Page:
Crop Update: This past week’s top question was about yellow looking and/or buggy whipped corn and weed control. Much of what we’re seeing can be attributed to cool, wet conditions this spring. Yellow striping on leaves is often due to sulfur deficiency but could be combined with other nutrient deficiencies depending on conditions. Purdue University has a nice guide with pics if you’d like to check it out: https://www.agry.purdue.edu/ext/soilfertility/news/Striped_Corn.pdf.
Most of what I looked at or received questions about was yellow and/or buggy whipped corn due to herbicide injury. This isn’t uncommon for pre-plant residual herbicides to impact corn more in years where we have wet conditions, cooler temps, and plants that are slower to emerge/grow. Yes, some of these products are considered ‘safe’ for corn, and they shouldn’t kill it. It’s just we’re experiencing a strange year with cool, wet conditions and the corn is metabolizing the chemical but not growing fast enough, thus the injury. Situations which may be extra sensitive are ones in which corn was planted too wet with slots not closing or if corn was planted too shallow. Soil applied grass herbicides and those with pre-mixes containing atrazine may be experiencing more of the buggy whipping or yellowing from Group 15 growth inhibitor herbicides. Yellow/purple leaves and sometimes ‘bottlebrush’ looking roots can be exhibited from Group 2 ALS-inhibitor herbicides. Herbicides in Group 27 with ‘bleacher’ chemistry are re-activated with rain events and we’re seeing some yellow/white corn and milo due to that. Dr. Kevin Bradley, University of Missouri, wrote an article that shares photos and trade names if you’re interested in checking that out: https://ipm.missouri.edu/IPCM/2009/4/Cool-Wet-Soils-Can-result-in-More-Corn-Injury-from-Preemergence-Residual-Herbicides/. I realize it’s frustrating, but overall these are good products and it’s the weather conditions causing the problems. Each day of sunshine and warmer temps are helping corn to grow out of the symptoms and look greener/healthier in most cases.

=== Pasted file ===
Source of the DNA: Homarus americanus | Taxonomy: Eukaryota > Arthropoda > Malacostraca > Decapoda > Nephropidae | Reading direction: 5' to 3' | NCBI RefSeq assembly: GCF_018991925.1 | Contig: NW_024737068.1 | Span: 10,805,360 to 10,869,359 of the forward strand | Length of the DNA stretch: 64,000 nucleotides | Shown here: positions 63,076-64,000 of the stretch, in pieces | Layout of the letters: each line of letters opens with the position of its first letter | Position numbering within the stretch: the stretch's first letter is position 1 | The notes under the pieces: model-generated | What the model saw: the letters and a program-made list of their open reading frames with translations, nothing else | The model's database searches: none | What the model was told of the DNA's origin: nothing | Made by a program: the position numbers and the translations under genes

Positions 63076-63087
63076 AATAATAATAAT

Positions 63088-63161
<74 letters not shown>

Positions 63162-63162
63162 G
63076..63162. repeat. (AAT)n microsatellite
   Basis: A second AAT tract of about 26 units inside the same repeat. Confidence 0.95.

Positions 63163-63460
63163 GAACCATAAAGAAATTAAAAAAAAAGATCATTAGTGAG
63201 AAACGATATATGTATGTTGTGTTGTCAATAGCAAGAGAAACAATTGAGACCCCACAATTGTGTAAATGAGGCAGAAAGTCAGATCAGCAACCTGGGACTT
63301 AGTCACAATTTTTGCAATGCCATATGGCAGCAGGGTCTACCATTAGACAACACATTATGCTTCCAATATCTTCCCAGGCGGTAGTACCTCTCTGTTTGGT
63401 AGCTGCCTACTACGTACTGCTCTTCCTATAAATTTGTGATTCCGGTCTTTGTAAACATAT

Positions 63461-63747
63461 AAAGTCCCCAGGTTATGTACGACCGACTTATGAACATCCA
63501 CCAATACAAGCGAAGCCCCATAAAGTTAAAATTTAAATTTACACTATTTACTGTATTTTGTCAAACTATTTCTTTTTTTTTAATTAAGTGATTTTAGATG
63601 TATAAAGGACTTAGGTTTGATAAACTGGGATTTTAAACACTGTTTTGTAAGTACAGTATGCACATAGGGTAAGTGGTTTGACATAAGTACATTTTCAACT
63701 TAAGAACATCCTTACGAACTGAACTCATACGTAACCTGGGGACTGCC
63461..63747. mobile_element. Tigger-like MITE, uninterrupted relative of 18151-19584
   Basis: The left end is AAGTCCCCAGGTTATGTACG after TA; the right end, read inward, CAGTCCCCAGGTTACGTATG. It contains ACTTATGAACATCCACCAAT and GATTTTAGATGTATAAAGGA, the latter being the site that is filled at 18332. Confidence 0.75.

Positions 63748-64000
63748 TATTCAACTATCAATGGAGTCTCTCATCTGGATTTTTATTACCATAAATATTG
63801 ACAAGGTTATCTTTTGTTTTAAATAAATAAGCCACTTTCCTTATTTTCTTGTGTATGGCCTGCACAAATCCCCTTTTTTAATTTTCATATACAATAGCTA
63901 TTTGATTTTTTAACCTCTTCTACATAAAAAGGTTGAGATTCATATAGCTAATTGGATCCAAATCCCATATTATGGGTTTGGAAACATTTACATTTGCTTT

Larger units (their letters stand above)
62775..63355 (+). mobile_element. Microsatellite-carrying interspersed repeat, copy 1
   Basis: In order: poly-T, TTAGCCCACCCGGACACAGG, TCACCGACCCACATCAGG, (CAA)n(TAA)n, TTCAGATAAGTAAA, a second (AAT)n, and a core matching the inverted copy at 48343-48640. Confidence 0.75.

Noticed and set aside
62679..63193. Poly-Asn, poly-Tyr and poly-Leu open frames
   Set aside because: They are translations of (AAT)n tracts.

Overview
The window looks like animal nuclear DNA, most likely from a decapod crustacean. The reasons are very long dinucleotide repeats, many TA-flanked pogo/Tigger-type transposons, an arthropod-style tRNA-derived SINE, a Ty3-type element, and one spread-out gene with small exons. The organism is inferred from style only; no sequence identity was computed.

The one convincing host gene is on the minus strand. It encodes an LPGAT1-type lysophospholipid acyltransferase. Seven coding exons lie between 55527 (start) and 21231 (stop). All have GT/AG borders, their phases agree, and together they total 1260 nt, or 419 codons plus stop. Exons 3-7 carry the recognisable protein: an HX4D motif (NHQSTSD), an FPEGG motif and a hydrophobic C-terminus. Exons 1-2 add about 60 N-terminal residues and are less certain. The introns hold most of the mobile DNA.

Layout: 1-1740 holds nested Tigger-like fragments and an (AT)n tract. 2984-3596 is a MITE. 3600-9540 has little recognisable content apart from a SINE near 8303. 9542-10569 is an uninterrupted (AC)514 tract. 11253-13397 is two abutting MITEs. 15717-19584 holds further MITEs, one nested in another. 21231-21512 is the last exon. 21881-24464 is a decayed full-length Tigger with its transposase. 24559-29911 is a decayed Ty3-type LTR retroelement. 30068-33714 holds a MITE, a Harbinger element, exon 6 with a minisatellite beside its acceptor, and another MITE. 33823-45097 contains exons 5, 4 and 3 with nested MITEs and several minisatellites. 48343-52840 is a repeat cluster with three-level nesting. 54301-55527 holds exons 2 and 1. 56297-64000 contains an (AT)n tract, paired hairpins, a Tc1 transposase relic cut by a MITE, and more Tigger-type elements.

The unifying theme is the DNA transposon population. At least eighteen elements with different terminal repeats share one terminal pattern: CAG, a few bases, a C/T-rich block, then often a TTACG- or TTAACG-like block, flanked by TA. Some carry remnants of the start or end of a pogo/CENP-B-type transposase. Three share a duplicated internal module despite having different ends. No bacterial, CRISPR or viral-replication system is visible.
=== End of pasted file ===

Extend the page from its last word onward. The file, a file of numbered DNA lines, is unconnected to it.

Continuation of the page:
The other concern is the rain has moved herbicides down into the soil and we’re beginning to see weed flushes of waterhemp and palmer on the soil surface. Chris Proctor, Extension Educator, addressed this in CropWatch and Nebraska Farmer as we think of post-emergence control right now in both corn and soybean. There are additional trade names with similar chemistries mentioned and this isn’t an endorsement of specific products. “There are a number of effective herbicide options in corn such as Acuron, Laudis, or Diflexx Duo. In soybean, herbicide options are much more limited. When coupled with traited seed, Liberty, or Xtendimax can be effective at controlling these weeds postemergence, and in a Roundup Ready system Warrant Ultra or Flexstar GT are good options. It’s not too early to plan how to improve weed control in fields with a history of difficult-to-control weeds. A good preemergence herbicide program, use of narrow row-spacing, and even cover crops, when used as part of an integrated management plan, can improve control of herbicide-resistant weeds.”